Solar energy encompasses a wide variety of technologies, such as solar photovoltaic (PV), solar thermal for power generation, and solar thermal for heating and cooling. Solar power has a number of urban applications, including integration into the design of buildings, cars or parking lots, as well as utility scale projects covering fields and brownfield sites. Technological advances and rapid deployment have dramatically lowered costs (see figure below) and increased efficiencies. Mass manufacturing in countries such as China have accelerated this trend. New designs and applications are consistently pushing the boundaries of what solar energy can offer. Cities have been quick to act on the potential of solar power for their communities, with more than one aiming for 100% solar energy. La Paz, Mexico, for example, currently generates 64% of its power from solar PV, and is set to reach 100% solar by mid-2015.
Legislation and Policy
The primary policy mechanism that has been used to support solar energy has been the feed-in tariff model, which pays generators of solar energy a fixed rate for the power produced by their project. Although state or national governments have typically been responsible for implementing supportive policies, such as feed-in tariffs or net-metering, local governments have also taken an active role. For example, in the US the cities of Austin, Palo Alto, Los Angelas, Anaheim and Gainesville have all implemented a feed-in tariff model to support solar PV. Reductions in the support levels for solar PV have been implemented in recent years, however growth in the industry has continued at rapid rates, with a new record set in 2013 with over 38,000 MW installed in a single year. The continued growth in the industry reflects the decreasing need for subsidies as a result of higher efficiencies and lower system costs.
Cities have also been driving deployment of solar thermal energy. For example, the city of Beijing is one of a growing number of jurisdictions that has implemented a requirement that new buildings incorporate solar thermal hot water systems. Solar thermal systems are relatively low cost and easy to install, making widespread implementation a realistic approach for many municipalities.
Building Political and Citizen Will
Similar to the wind energy sector, there is a long history of community participation in solar energy projects, through cooperatives and direct ownership by homeowners. Solar energy is flexible in terms of size, application, cost and technology, which makes the power source more accessible to individuals than other renewable energy systems. Local ownership helps to build support for renewable energy in municipalities, with citizens clearly seeing the benefits of distributed generation, either through load displacement or through revenues generated from selling solar energy to the grid.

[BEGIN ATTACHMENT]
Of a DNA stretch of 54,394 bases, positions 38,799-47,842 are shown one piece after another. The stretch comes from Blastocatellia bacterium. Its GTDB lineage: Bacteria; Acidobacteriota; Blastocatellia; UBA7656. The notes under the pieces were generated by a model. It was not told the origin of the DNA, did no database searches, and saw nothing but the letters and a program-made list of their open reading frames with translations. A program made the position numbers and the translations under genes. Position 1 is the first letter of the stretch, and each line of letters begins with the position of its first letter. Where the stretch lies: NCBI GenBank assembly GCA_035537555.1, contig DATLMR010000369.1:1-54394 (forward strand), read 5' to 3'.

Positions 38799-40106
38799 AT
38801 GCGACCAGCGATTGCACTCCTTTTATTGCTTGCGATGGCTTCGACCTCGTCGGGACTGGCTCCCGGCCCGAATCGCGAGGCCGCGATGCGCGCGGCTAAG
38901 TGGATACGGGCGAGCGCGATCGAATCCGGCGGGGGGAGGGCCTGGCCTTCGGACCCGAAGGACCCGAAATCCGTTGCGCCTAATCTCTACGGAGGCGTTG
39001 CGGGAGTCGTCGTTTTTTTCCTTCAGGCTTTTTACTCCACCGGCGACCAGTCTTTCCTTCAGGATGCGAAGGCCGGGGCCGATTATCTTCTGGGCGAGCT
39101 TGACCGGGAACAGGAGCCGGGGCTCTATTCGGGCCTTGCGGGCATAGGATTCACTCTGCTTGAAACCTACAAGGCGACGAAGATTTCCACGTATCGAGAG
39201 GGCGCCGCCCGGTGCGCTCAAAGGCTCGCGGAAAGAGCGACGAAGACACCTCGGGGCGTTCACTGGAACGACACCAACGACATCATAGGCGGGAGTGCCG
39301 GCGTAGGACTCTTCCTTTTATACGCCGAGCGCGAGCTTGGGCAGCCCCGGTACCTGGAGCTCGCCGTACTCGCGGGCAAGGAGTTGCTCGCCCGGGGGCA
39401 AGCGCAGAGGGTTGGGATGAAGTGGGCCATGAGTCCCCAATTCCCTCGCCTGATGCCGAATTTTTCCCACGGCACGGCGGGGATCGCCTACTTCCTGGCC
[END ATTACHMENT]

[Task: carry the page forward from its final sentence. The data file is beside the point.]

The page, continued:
Finance, Investment and the Business Case
A challenge for financing solar energy projects is the relatively high capital cost, particularly in the case of solar PV. Payback periods can be long, depending on the resource and the remuneration structure. Although investors are becoming more familiar with the technologies and revenue flows, solar is generally still considered a high risk investment. Low-interest loans and feed-in tariffs, for example, can help improve the financeability of these projects. Municipal backing or investment in projects can also send a signal to the investment community that these are proven, attractive investment opportunities.
In many jurisdictions, solar is already very competitive with other sources of energy. Chile, for example, has a growing number of solar PV ground-mounted projects that are ‘merchant generators,’ with revenues generated from market-based power rates rather than fixed through a long-term contract. The solar business case depends on the resource; module and balance of system costs (which can vary significantly in different jurisdictions due, for example, to rooftop and land rental rates); transmission constraints; local wholesale electricity prices; and the policy framework. Cities, such as Lancaster in California, that have high energy prices and an excellent solar resource, can make a strong case for solar from a cost, reliability and economic development perspective.
Technology and Infrastructure
An advantage of solar is that the energy is typically produced when it is needed, for example during the day when the demand from air conditioning or heating is high. Furthermore, weather forecasting makes solar energy production relatively predictable, both on an hourly and yearly basis. This helps from a system operation and reliability perspective with the integration of solar into the electricity or heating network. Solar energy also has the advantage that it is often consumed at the site where it is produced, which can reduce the need for investment in new distribution infrastructure. However, on the flip side, distributed solar generation displaces demand from the electricity grid, which can create challenges for the revenue flows of local utilities. Addressing the transition of the traditional utility model to a distributed generation and consumption model will be a key challenge in the coming years.
Looking ahead, continued improvements in the efficiency of PV modules are anticipated, as well as even greater reductions in the costs of both the modules and the balance of system costs. New technologies are using fewer input materials and are producing thinner panels, which will increase their effectiveness in building integrated designs. Furthermore, new applications for solar that include storage and combined heat and power applications will improve the attractiveness of these projects and improve system operability and integration.
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